Director: Jordan Vogt-Roberts
Starring: Tom Hiddleston, Samuel L. Jackson, Brie Larson, John Goodman, Corey Hawkins, John C. Reilly, Thomas Mann, Jason Mitchell, Toby Kebbell

We have seen many iterations of King Kong before. Kong: Skull Island is the latest take on this legendary creature. This version takes place in 1973 in the middle of the Vietnam War. John Goodman and Corey Hawkins play a government agent and seismologist looking for more money to spend on an expedition to a mysterious island off the South Pacific. Goodman wants to discover a land where “myth and science meet.” He gathers the money and a crew of explorers and soldiers including Tom Hiddleston, Samuel L. Jackson and Toby Kebbell to name a few. Brie Larson also joins them as an anti-war photographer. The massive crew flies out to this island risking their lives in the process. The mysterious Skull Island is continually surrounded by a hurricane system making their entrance alone a massive risk. They make their way in only to find themselves face to face with Kong, a massive ape looking to kill anyone and anything that dares to harm the island. With a few swipes of his huge paw, he takes down a majority of their helicopters leaving the expedition crew scattered on the island. Kong isn’t the only creature endangering their mission. The island contains a variety of enlarged animals, mythical creatures, monsters, and a tribe of natives. The expedition team has no idea how to get off the island, let alone survive amongst these monsters.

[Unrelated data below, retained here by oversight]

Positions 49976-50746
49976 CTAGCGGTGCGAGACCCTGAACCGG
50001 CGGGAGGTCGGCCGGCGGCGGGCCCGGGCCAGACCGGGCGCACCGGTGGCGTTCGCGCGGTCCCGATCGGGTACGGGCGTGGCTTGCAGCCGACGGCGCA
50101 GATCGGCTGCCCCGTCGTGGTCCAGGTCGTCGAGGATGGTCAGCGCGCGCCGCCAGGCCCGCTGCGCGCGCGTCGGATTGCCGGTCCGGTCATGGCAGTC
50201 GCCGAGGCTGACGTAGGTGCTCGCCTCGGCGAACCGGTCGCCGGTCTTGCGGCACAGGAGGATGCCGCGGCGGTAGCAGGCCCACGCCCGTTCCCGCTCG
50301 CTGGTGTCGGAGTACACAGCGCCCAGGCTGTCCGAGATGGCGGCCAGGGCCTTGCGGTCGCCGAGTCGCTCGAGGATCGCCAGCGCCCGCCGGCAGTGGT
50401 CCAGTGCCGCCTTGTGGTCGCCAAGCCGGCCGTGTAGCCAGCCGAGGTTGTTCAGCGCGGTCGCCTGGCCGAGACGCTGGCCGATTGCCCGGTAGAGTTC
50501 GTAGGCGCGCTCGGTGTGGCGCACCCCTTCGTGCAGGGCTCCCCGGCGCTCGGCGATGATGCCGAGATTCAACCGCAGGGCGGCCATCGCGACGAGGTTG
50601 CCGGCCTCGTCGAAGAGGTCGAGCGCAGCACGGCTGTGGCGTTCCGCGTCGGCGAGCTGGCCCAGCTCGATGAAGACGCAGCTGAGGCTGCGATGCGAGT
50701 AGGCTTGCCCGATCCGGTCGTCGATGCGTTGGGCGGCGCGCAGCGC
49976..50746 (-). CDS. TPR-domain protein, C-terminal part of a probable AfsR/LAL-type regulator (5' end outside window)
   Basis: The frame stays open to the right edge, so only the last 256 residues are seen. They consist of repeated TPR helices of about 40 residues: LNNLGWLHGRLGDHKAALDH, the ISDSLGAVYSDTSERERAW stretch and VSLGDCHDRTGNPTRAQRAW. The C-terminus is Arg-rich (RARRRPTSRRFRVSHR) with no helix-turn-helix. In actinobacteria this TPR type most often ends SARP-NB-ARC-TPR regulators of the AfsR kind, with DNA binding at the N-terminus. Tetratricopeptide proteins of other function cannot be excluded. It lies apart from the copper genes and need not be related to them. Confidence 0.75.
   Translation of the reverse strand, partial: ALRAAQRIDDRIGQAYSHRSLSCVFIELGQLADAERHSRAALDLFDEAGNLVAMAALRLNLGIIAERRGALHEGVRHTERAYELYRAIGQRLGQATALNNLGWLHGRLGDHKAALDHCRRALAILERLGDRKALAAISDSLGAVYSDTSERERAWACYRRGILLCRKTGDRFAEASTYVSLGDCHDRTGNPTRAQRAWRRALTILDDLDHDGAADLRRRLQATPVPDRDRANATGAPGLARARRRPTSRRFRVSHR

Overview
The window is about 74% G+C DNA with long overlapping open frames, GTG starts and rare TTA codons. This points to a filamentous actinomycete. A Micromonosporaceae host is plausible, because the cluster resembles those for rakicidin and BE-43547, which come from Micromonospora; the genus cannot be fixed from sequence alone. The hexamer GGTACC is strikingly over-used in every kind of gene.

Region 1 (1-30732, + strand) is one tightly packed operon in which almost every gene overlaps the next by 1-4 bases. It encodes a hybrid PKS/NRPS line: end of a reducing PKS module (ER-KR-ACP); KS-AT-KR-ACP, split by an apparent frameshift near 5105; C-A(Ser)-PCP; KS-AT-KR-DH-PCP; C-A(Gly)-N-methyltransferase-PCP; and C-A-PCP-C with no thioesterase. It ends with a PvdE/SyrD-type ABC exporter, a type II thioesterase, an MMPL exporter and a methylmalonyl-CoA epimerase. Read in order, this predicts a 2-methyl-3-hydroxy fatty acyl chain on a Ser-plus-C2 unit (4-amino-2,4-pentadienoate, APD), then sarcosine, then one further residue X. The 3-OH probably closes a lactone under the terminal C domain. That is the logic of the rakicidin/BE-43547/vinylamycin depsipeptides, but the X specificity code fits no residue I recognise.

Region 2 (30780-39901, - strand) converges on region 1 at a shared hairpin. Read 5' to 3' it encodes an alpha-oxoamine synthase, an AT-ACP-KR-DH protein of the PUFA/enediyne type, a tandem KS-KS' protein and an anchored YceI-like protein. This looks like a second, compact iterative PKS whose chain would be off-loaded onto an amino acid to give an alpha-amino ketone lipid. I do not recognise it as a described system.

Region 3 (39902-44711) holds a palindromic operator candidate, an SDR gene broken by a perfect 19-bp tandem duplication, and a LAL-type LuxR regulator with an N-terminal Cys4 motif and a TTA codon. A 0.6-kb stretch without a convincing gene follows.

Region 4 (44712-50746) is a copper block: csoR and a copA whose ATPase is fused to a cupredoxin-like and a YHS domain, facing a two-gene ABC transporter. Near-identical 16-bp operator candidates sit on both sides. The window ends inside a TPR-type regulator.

Given the plethora of King Kong movies that have come before, director Jordan Vogt-Roberts and his writing team of Dan Gilroy, Derek Connolly, and Max Borenstein take a different approach with the character as it taps into the myth and lore of that island. There is no attempt at bringing him to New York City and climbing the Empire State Building. Brie Larson is no damsel in distress like Faye Wray, Jessica Lange, and Naomi Watts before her. This is the first big budget film for Vogt-Roberts whose previous credits include the indie film The Kings of Summer and a few television credits. He’s clearly inspired by ‘70s Vietnam War movies like Apocalypse Now as well as Jurassic Park. These inspirations lead it to being visually more appealing than I would have expected. Too often movies of this size wind up being shot so fast and chaotic it’s hard to keep up. See any Michael Bay film as prime examples. That being said, sometimes the cinematography tries to combat that a little too hard by the over usage of slo-mo shots for dramatic effect.